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I only had one hard week left until taper (Read 752 times)

JB1


    Hi everybody, I'm new to the site, I came over from CoolRunning. I have been running for about a year now and have been training to run in The Disney Marathon which will be my first. Training had been going well. I was up to 40-45 miles per week with 2 20 milers in the bank. This Sunday, I was going to do a 22 miler which would then lead me into my 3 week taper. Last Thursday, on a 7 mile mid week run, at around mile 6, I noticed a pain in my right ankle (inside) but it didn't feel too bad so I finished the run. When I got home, it hurt pretty bad but wasn't too swollen. I took Friday-Mon off and tested it yesterday for an easy 3 miler...it was ok for about 2 miles and then I could tell the run was not a good idea. I have decided to take at least a week off to let it heal and then just ease into my taper schedule leading up to the race. (blowing off the 22 miler)...At this point, I just want to be as healthy as possible for the race and I feel doing my last long run injured will hurt me more then help me. I had thought about doing my long run the week after next and having a 2 week taper, but I'm not sure thet's the way to go. Because of this, my goals have changed. I originally had a goal of 4:15, but now it is to finish first, and hopefully get in at 4:30. I just hope it gets better. The thought of the last year of training for this thing only to get hurt right before it is killing me. Anyway, if any of you have any thoughts, advice or insights, I would be glad to hear them. Thanks...JB
      That's a tough blow but it sounds like you're doing the right thing. As you are aware, training through an injury can potentially make it much worse. Keep us posted and let us know how the race goes (I've always thought a run through Disney World would be a great way to pass the time).

      "Good-looking people have no spine. Their art never lasts. They get the girls, but we're smarter." - Lester Bangs


      Another Passion

        I agree with Lank, blow off the 22 miler and ease into your taper. You already have hay in the barn as far as your long runs are concerned. I would be more mindful of trying to remain healthy at this point as you pointed out. Good luck, I hope the ankle issue goes away soon for you! Wink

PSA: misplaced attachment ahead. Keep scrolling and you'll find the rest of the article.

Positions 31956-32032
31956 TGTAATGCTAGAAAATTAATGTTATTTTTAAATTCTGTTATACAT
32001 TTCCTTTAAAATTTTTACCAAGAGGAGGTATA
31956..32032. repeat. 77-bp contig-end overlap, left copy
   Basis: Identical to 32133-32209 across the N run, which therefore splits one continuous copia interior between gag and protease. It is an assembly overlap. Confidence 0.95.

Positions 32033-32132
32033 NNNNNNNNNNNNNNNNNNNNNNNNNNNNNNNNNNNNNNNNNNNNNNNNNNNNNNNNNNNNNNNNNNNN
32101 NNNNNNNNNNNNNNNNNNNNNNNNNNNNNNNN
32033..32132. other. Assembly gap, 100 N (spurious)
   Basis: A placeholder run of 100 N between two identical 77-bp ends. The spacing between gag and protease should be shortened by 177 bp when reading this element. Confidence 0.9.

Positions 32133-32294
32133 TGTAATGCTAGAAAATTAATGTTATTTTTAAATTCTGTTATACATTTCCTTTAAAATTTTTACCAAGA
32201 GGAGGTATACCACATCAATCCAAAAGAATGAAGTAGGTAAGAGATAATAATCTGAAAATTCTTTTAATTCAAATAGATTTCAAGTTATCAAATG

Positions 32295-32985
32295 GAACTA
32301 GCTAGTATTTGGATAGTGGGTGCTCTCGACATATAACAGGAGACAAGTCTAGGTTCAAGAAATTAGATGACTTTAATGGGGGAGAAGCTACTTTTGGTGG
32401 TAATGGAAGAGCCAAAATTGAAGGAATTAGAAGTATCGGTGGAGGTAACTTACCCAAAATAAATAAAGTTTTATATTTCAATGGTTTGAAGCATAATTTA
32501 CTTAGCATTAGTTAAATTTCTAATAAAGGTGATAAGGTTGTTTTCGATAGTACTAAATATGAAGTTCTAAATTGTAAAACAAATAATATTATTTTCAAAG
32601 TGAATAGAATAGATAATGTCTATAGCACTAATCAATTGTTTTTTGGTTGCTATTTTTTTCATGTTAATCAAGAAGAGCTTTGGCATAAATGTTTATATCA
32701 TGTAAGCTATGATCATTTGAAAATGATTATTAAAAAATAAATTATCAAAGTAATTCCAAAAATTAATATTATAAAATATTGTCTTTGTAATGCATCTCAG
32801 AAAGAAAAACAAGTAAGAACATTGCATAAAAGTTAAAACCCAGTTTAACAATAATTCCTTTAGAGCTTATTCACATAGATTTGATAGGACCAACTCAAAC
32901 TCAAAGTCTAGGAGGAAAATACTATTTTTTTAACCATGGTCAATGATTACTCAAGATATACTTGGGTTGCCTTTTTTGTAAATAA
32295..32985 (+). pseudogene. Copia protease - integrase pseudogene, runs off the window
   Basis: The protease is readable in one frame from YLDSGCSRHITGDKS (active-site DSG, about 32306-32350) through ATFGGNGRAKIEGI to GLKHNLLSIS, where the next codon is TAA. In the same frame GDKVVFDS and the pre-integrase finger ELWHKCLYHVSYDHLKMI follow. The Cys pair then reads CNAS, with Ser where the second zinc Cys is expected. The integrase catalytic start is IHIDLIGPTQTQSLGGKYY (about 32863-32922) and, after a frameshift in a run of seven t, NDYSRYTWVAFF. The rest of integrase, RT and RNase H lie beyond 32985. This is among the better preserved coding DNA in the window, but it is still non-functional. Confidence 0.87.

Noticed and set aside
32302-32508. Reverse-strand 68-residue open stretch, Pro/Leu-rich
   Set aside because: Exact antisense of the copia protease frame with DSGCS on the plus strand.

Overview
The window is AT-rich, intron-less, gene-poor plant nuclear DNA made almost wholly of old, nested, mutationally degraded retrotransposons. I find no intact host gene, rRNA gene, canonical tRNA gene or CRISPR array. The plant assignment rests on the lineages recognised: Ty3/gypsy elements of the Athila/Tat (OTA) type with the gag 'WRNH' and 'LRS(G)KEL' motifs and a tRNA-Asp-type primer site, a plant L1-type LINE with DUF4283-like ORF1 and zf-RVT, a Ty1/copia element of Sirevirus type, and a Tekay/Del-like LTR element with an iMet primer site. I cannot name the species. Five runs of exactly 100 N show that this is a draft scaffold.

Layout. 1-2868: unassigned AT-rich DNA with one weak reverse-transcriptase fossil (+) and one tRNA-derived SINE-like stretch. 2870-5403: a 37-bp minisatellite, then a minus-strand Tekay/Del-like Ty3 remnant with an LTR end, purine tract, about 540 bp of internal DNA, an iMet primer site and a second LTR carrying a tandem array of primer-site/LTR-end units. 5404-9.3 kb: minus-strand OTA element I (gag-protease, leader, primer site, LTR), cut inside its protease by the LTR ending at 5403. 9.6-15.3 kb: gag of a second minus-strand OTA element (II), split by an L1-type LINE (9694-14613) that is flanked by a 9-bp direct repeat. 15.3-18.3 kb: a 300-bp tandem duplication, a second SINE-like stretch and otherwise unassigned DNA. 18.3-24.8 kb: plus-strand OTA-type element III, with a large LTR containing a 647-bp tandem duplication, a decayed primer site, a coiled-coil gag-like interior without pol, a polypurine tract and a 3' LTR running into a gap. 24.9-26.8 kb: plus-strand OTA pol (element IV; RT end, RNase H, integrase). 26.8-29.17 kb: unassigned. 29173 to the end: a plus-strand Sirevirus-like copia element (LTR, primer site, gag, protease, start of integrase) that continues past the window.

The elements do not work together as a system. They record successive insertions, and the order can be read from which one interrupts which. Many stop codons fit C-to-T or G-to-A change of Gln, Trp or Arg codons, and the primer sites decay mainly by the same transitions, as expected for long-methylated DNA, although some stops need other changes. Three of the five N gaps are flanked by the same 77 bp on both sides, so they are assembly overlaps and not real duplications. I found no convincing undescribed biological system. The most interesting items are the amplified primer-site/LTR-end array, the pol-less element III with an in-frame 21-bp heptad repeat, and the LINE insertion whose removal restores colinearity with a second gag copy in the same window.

Rick
        "The will to win means nothing without the will to prepare." - Juma Ikangaa
        "I wanna go fast." Ricky Bobby
        runningforcassy.blogspot.com

        RhodeRunner


          JB1... My friend had a similar situation for this years Marine Corps Marathon. The night before we decided to run it using the Galloway system of alternating walking and running. Our sequence was run 5 minutes and walk one beginning right from the start. This was the first time I had ever used the system and am happy to report that it works! We ran just over 4:30 and felt great at the end (aside from the inevitable soreness) but best of all my friend was able to finish and feel good as well. Just something to consider but like some of the other runners have mentioned pain measn something is wrong. Be careful. JF
          JF


          Burninated Peasant

            Missing the last long run shouldn't really hurt you. Illness messed up my training before the marathon I ran a couple weeks ago - my last 20 miler ended up being about 6 weeks before the race, and my taper mostly consisted of sitting in bed coughing. I ended up running a 9 minute PR. If you've put in the miles already, you ought to be fine.
              I'm going to offer another suggestion than the other posters. Having had some ankle issues over the years, although never severe, I've always been able to run through the discomfort. I've never thought of it as an injury since it would always go away when I modified the surface I ran on. If you didn't turn the ankle, tear a tendon, or if there is no swelling, I would try to do one last long run with a wrap on and stop if it starts to really hurt. You'll still have plenty of time to rest before the marathon. DO NOT RUN ON THE ROADS! I've attributed most of my previous ankle discomfort to running on crowned roads. Try to find either a flat path or preferably a nice, evenly graded trail, one with no holes or rocks. Good luck!